Partners of MARISCO project

MARISCO involves a highly interdisciplinary team by joining expertise from three universities on three different continents representing three continental shelves (North-American, European, and African). The project engages stakeholders by informing each work package (WP) through a continuous integration process.

Lead partner, the Helmholtz Institute for Functional Marine Biodiversity at the U. Oldenburg contributes expertise in biodiversity analyses (Helmut Hillebrand) and global marine governance (Kimberley Peters). U. California Santa Barbara contributes expertise in human impacts on marine ecosystems, Marine Spatial Planning, and co-develops assessments and measures of ocean health (Ben Halpern). The Nelson Mandela University adds expertise in spatial planning (Amanda Lombard) and natural science knowledge on shallow ecosystem dynamics (Janine Adams). It further contributes with socio-cultural and economic perspectives (Bernadette Snow and Rose Boswell). Jointly MARISCO has access to regional and global data allowing the spatiotemporal analysis of multiple aspects of biodiversity and NCP data at high resolution, predicting location-specific vulnerability across groups of species and aspects of NCP.

Helmholtz Institute for Functional Marine Biodiversity at the University of Oldenburg (HIFMB)

Understanding the diversity of life and the complex interactions with the environment remains one of the great challenges to science and society alike. In our struggle to mitigate the consequences of global change, the need to close the knowledge gaps in the global causes and consequences of biodiversity variation has been recognized at high political level such as the Convention on Biological Diversity (CBD) or in national biodiversity strategies.

However, for marine ecosystems we still lack a general understanding of the response of biodiversity to climate change and anthropogenic impacts on the environment, of the consequences of this response for marine ecosystem functions and services, and of the conservation and management strategies alleviating these consequences. To meet these challenges at a level of international excellence and thereby transform marine biodiversity research in Germany, the Alfred Wegener Institute for Polar and Marine Research (AWI) and Oldenburg University (UOL) established in May 2017 the Helmholtz Institute for Functional Marine Biodiversity at the University of Oldenburg (HIFMB).

The National Center for Ecological Analysis and Synthesis (NCEAS) at the University of California, Santa Barbara

The National Center for Ecological Analysis and Synthesis (NCEAS) was founded 25 years ago as the first synthesis center in the world. We convene teams of experts from around the world and host resident scientists with the aim to accelerate discoveries that enhance our understanding of the world and benefit people and nature.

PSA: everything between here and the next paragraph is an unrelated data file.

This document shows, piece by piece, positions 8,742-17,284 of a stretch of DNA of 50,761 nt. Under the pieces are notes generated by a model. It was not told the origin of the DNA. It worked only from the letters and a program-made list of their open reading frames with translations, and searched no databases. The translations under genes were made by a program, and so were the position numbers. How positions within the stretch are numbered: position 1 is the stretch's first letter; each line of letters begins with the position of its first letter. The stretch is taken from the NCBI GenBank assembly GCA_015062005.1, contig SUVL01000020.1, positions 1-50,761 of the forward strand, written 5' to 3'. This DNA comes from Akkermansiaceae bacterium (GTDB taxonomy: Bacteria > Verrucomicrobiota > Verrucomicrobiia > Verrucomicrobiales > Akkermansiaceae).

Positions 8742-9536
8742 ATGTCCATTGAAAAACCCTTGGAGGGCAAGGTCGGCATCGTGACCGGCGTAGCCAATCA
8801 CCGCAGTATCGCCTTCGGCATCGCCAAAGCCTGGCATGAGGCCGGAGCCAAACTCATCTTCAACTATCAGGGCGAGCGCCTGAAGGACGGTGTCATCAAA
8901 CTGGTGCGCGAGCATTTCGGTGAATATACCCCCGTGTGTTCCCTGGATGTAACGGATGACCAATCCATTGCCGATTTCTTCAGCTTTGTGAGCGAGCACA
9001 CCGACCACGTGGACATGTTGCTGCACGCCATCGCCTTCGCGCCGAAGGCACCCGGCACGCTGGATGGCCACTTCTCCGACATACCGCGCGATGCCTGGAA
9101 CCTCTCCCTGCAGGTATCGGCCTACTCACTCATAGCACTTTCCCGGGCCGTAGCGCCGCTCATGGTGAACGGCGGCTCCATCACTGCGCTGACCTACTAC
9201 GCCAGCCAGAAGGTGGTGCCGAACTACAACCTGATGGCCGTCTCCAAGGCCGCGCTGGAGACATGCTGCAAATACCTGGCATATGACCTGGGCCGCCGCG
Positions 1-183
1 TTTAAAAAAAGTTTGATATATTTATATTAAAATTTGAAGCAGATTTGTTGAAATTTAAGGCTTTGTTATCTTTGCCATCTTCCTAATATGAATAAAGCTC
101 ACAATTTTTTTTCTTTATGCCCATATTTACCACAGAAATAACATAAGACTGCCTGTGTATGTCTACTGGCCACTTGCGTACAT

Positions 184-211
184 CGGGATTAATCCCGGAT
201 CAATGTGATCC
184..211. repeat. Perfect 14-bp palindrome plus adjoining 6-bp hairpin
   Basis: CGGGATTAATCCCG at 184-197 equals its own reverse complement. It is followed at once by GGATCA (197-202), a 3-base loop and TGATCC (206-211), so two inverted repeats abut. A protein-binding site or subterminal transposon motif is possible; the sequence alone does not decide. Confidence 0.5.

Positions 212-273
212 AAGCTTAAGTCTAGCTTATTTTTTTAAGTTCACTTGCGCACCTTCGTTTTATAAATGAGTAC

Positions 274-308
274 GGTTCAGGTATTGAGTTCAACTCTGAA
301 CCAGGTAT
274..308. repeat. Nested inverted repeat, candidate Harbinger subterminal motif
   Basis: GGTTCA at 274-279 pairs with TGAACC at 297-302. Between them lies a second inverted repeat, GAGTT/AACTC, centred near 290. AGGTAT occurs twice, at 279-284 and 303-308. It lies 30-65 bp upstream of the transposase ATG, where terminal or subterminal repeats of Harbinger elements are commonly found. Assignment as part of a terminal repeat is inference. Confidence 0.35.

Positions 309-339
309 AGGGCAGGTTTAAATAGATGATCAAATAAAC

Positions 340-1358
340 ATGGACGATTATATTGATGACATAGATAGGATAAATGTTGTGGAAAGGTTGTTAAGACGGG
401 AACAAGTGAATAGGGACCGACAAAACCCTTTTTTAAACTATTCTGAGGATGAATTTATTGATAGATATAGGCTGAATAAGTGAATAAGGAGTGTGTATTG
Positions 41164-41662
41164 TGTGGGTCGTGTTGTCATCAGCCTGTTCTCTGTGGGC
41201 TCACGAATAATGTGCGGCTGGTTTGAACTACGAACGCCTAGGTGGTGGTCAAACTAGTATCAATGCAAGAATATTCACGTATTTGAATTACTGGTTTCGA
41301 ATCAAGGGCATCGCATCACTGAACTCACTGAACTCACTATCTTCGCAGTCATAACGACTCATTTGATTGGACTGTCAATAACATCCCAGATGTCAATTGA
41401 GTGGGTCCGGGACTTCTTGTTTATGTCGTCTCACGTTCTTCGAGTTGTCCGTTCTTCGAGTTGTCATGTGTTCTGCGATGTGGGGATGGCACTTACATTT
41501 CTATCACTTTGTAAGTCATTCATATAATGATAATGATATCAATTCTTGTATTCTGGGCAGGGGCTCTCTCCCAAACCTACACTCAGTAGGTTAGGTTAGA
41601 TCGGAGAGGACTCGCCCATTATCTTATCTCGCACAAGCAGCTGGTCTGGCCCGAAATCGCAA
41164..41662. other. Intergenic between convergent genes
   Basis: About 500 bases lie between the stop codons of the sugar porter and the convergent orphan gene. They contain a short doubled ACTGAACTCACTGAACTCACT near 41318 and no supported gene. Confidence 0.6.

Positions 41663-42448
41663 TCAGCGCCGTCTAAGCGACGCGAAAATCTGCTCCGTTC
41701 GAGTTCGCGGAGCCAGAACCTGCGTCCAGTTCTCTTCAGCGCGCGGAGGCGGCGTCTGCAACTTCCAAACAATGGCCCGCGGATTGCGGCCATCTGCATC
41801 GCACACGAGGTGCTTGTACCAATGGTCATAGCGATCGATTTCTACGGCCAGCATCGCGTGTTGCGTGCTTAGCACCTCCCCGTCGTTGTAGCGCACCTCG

Main contributions: model future changes in the cumulative impact of human activities on the oceans, accounting for climate change, increasing human population and commerce, changing land use and runoff, increasing ocean uses, and more.

Work Packages: We will lead WP2 (scenario planning) and engage with and inform many of the others.

Key tasks: 

  • Identify and access existing forecast models (e.g., climate, human population distribution)
  • Scope other potential components to forecast (e.g., fisheries, commercial shipping, land-based pollution)
  • Establish data management  and analysis framework

Institute for Coastal and Marine Research (CMR) at the Nelson Mandela University, Port Elizabeth, South Africa

The CMR has a long history of ocean and coastal marine research and engagement at the Nelson Mandela University. It comprises a multi-disciplinary collection of staff and postgraduate students across all seven faculties within the University, additionally including research associates, collaborators from external research entities, and local and international collaborators.

Members form several research groups and units that span a variety of coastal and marine taxa, consider ecological/physical processes, and tackle management issues. Among our members are four South African Research Chair Initiative (SARChI) holders in Shallow Water Ecosystems, Law of the Sea and Development in Africa, Marine Spatial Planning, Identities and Social Cohesion in Africa, and the UK-SA Bilateral Research Chair in Ocean Science and Marine Food Security.

The core activities of the members are fundamental and applied research, research-based training of postgraduate students in masters and doctoral programmes, and consulting. Most of the work undertaken follows one (or more) of three of the Institute's research themes: Global Change; Living Resources and Food Security; and Biodiversity, Conservation and Management. Many of these activities are supported by the Research Diving Unit, that facilitates underwater research and provides training for commercial divers.